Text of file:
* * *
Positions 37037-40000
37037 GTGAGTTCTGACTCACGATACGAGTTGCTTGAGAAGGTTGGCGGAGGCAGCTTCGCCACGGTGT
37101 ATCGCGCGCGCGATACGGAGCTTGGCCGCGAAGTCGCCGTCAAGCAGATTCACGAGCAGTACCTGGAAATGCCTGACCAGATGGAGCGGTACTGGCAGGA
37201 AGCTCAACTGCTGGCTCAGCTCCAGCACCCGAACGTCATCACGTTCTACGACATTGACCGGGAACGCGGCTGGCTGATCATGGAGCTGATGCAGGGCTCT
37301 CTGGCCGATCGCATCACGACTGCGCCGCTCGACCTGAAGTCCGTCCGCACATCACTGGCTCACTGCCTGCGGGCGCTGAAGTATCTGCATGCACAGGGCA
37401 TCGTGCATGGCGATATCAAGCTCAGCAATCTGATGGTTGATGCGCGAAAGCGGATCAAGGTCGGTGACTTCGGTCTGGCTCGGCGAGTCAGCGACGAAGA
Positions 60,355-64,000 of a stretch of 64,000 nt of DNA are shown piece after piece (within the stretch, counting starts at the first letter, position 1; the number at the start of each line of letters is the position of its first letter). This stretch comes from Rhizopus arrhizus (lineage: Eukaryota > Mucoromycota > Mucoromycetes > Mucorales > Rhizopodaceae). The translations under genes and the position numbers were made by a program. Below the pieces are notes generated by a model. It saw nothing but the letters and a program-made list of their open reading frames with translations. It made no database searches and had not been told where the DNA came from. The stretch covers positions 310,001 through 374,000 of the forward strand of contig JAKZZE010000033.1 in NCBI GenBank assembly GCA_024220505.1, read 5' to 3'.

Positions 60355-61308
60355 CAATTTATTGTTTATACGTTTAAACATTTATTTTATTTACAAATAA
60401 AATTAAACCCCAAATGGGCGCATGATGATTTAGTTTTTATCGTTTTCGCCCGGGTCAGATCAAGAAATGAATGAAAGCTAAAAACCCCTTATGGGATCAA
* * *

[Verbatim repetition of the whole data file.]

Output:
Positions 37037-40000
37037 GTGAGTTCTGACTCACGATACGAGTTGCTTGAGAAGGTTGGCGGAGGCAGCTTCGCCACGGTGT
37101 ATCGCGCGCGCGATACGGAGCTTGGCCGCGAAGTCGCCGTCAAGCAGATTCACGAGCAGTACCTGGAAATGCCTGACCAGATGGAGCGGTACTGGCAGGA
37201 AGCTCAACTGCTGGCTCAGCTCCAGCACCCGAACGTCATCACGTTCTACGACATTGACCGGGAACGCGGCTGGCTGATCATGGAGCTGATGCAGGGCTCT
37301 CTGGCCGATCGCATCACGACTGCGCCGCTCGACCTGAAGTCCGTCCGCACATCACTGGCTCACTGCCTGCGGGCGCTGAAGTATCTGCATGCACAGGGCA
37401 TCGTGCATGGCGATATCAAGCTCAGCAATCTGATGGTTGATGCGCGAAAGCGGATCAAGGTCGGTGACTTCGGTCTGGCTCGGCGAGTCAGCGACGAAGA
Positions 60,355-64,000 of a stretch of 64,000 nt of DNA are shown piece after piece (within the stretch, counting starts at the first letter, position 1; the number at the start of each line of letters is the position of its first letter). This stretch comes from Rhizopus arrhizus (lineage: Eukaryota > Mucoromycota > Mucoromycetes > Mucorales > Rhizopodaceae). The translations under genes and the position numbers were made by a program. Below the pieces are notes generated by a model. It saw nothing but the letters and a program-made list of their open reading frames with translations. It made no database searches and had not been told where the DNA came from. The stretch covers positions 310,001 through 374,000 of the forward strand of contig JAKZZE010000033.1 in NCBI GenBank assembly GCA_024220505.1, read 5' to 3'.

Positions 60355-61308
60355 CAATTTATTGTTTATACGTTTAAACATTTATTTTATTTACAAATAA
60401 AATTAAACCCCAAATGGGCGCATGATGATTTAGTTTTTATCGTTTTCGCCCGGGTCAGATCAAGAAATGAATGAAAGCTAAAAACCCCTTATGGGATCAA